Many people ask whether it is worth having a personal pension. In most cases, the answer will be yes. Whilst pensions can be complex, the fact remains that most people when they retire would like more income than the State Pension will pay. Especially if they have their sights set on a comfortable retirement, or have particular aspirations as to how they’ll spend their time once they’ve finished working. Let’s take a look at some of the benefits of having a pension.
If you are aged over 22 years and under State Pension age, and you earn more than £10,000 a year and work in the UK, you should be automatically enrolled into your employer’s workplace pension scheme. You can opt out if you wish, but it’s a good idea to pay into it if you can afford to, because your employer is bound by law to make a contribution into the scheme as well as you. You can also make additional payments to boost your pension pot if you wish.
Other benefits of having a pension include enjoying tax relief on the contributions you make, as well as on the 25 per cent tax-free lump sum you receive on retirement, depending on the individual provisions of the scheme.
Personal and stakeholder pensions
In addition to your workplace pension, or in place of a workplace pension if you are not eligible, you may wish to take out a personal or stakeholder pension. You still pay contributions into your pension fund direct from your wages, if applicable. If however you are self-employed, or not working, you will need to make your own payment arrangements.
Personal or stakeholder pensions are useful if you wish to save extra money for later in life, perhaps to pursue goals for life after work, such as travel, buying a holiday home or enjoying more leisure activities.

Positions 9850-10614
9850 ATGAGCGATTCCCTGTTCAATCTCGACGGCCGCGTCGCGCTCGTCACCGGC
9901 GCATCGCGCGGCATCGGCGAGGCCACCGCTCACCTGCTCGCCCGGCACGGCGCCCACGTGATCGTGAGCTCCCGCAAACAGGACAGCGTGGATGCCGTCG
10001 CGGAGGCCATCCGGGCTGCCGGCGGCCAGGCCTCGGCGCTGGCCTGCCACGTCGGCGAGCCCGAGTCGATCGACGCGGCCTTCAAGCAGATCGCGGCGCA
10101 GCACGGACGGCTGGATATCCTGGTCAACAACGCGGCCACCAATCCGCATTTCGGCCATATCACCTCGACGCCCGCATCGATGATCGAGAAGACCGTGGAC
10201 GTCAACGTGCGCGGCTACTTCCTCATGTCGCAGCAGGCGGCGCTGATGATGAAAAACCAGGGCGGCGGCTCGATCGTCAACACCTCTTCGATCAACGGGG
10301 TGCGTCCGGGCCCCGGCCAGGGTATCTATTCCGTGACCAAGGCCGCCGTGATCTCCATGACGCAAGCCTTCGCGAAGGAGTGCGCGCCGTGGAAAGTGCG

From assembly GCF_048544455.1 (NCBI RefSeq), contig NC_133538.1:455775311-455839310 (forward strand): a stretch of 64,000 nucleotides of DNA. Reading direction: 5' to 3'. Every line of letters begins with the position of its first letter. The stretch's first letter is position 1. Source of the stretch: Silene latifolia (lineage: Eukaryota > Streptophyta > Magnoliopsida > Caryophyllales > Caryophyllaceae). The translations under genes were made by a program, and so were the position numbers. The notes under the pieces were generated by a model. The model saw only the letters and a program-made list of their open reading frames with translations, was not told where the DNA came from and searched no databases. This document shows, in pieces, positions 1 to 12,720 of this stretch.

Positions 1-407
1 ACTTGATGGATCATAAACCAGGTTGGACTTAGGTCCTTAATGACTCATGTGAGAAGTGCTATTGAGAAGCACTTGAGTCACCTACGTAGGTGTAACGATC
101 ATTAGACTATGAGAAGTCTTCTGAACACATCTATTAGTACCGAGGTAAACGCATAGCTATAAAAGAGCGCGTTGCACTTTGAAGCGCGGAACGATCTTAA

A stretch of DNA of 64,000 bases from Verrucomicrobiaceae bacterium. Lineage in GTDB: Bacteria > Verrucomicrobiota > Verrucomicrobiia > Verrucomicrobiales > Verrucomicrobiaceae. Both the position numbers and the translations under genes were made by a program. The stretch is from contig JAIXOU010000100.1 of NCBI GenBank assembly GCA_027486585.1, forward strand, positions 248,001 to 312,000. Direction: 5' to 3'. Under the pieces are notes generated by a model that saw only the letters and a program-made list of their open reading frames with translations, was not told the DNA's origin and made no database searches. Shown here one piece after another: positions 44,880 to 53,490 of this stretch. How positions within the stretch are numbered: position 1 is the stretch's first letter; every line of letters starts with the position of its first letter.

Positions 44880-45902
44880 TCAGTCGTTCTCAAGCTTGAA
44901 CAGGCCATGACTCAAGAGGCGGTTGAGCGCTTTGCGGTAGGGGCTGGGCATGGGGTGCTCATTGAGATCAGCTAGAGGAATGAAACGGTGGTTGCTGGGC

The main difference between arranging a personal or stakeholder pension yourself, and joining one through your workplace, is the level of control you will have over how what you pay in is invested. If you pay into a workplace pension scheme, it is likely that the investment choices will be governed by the pension provider.
Your employer may also pay contributions into your own personal or stakeholder pension, but they are not required to by law. For this reason, it is wise to compare what any workplace pension is offering, compared to similar pensions you’d take out yourself.
Which type of pension is right for you?
The best way to ascertain which type of pension is right for you, is to take independent advice from a specialist pension planner. It is important to bear in mind that, depending on your future goals and aspirations, there may be alternatives that will better suit your needs.
There are a few downsides to pensions to consider, such us the fact that you won’t be able to access it until you are 55, at least without incurring costs and fees.
There are also investment risks involved in pensions. Whilst you can mitigate the risks associated by seeking independent advice from a finance professional, it will never be possible to completely guarantee that the investment your pension is in will perform, and you may even lose money. However, as a pension is a long-term investment, and even if you do experience short term losses, the long term gains may outweigh them.
Whilst it is not obligatory to have a personal pension plan, it is important to think about how you will fund your lifestyle once you finish work. It is equally important to ensure that your pension arrangements will actually deliver what you need when you retire.
Looking for independent pension planning advice in Surrey? Talk to the specialists at Partridge Muir & Warren.
When considering your pension options, and looking at the benefits of having a pension, it is vital to take independent financial advice to ensure you are making the right decisions, because your future financial security, and your quality of life in retirement, could depend upon it.
At PMW, we have been providing retirement planning advice and specialist pension guidance since 1969. We offer independent advice on a tailored basis, always focusing on your best interests and personal goals.
To learn more about your pension options, please get in touch.